In the Gospel of John chapter 11 we find Jesus’ final encounter with Mary, Martha, and Lazarus positioned right before Holy Week. The Roman Catholic Church highlights the raising of Lazarus during Lent in Year A, and you may also hear it proclaimed on the 5th Sunday of Lent in other lectionary years as a part of the Scrutinies in the Order of Christian Initiation of Adults. In fact, the Orthodox Church celebrates Lazarus Saturday the day before Palm Sunday as a major feast.

These are some of the final moments Jesus spends with His friends and disciples! The disciples were hesitant to travel to Bethany. This was a territory where the Jews had been extremely hostile towards Jesus. Thomas even famously declared, “let us go also, to die with Him!” Jesus knew it would be dangerous. 

When Jesus arrives in Bethany, Lazarus has already been dead for four days. Jewish tradition held that the soul departed from the body on the fourth day. Nevertheless, Jesus has the stone rolled away from Lazarus’ tomb. Jesus calls Lazarus by name, and he is raised from the dead!

Why is this so important? In the raising of Lazarus we find Jesus doing something absolutely astonishing- an act that can only be done by the One who has power over all life… God Himself! In Jesus’ conversation with Martha, He declares “I AM the resurrection and the life.” In this proclamation and in the raising of Lazarus, we discover Jesus’ power over death, and the hope of the resurrection on the last day. Although Lazarus would die again, Jesus has revealed that resurrection is part of His very identity.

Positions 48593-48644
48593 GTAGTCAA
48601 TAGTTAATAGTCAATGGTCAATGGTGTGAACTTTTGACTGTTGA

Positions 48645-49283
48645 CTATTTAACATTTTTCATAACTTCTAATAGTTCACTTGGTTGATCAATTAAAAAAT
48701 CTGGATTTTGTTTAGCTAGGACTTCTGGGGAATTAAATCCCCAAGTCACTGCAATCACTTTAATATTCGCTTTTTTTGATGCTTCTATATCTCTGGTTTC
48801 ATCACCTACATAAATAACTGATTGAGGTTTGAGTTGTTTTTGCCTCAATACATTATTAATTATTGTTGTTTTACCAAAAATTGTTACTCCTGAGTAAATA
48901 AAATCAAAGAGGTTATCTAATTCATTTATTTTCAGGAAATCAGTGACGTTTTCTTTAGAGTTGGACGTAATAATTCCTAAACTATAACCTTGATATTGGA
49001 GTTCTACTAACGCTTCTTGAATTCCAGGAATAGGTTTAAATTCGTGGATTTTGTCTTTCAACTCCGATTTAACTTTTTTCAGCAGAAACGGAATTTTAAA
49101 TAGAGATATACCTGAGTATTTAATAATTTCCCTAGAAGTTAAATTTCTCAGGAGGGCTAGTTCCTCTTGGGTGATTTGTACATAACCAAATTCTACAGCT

The Gospel of John makes it clear that the raising of Lazarus was in fact a tipping point in Jesus’ ministry; after this miracle the Jewish leaders decide that Jesus must die. As one scholar wrote, “Going to Judea to give life to the one he loves will in the end cost Jesus his own life” (Brendan Byrne, SJ). In the raising of Lazarus, we catch a glimpse of our Savior’s heart. He reveals His absolute determination to free us from death, no matter what the cost.